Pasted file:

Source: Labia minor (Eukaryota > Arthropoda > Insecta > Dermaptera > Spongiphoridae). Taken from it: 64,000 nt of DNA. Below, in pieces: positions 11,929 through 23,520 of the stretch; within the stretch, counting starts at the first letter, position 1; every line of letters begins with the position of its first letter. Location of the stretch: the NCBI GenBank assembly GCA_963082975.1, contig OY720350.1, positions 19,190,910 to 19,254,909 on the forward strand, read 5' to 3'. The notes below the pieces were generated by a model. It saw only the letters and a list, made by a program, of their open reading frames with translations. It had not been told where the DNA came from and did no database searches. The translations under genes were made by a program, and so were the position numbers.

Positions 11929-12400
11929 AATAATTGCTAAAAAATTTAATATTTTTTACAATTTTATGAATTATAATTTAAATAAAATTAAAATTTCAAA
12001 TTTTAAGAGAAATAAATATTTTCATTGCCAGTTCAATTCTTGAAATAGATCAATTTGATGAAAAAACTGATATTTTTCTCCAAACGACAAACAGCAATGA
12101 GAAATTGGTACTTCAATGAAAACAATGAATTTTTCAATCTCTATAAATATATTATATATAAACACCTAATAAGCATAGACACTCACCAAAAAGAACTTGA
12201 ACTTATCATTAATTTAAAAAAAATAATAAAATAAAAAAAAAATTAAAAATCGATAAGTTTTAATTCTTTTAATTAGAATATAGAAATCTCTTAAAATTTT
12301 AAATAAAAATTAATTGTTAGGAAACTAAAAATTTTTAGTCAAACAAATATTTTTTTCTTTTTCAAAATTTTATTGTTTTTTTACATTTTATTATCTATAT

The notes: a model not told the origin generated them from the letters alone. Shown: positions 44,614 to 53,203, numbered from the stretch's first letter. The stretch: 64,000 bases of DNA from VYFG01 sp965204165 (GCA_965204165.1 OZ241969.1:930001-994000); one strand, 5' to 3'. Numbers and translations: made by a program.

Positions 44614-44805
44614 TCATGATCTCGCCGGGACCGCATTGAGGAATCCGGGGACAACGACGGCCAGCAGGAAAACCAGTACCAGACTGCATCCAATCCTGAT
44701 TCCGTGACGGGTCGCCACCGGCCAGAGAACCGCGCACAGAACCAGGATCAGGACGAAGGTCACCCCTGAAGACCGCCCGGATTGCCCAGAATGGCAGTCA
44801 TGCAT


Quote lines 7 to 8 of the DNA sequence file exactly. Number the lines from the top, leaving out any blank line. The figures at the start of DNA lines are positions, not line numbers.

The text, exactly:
12301 AAATAAAAATTAATTGTTAGGAAACTAAAAATTTTTAGTCAAACAAATATTTTTTTCTTTTTCAAAATTTTATTGTTTTTTTACATTTTATTATCTATAT

The notes: a model not told the origin generated them from the letters alone. Shown: positions 44,614 to 53,203, numbered from the stretch's first letter. The stretch: 64,000 bases of DNA from VYFG01 sp965204165 (GCA_965204165.1 OZ241969.1:930001-994000); one strand, 5' to 3'. Numbers and translations: made by a program.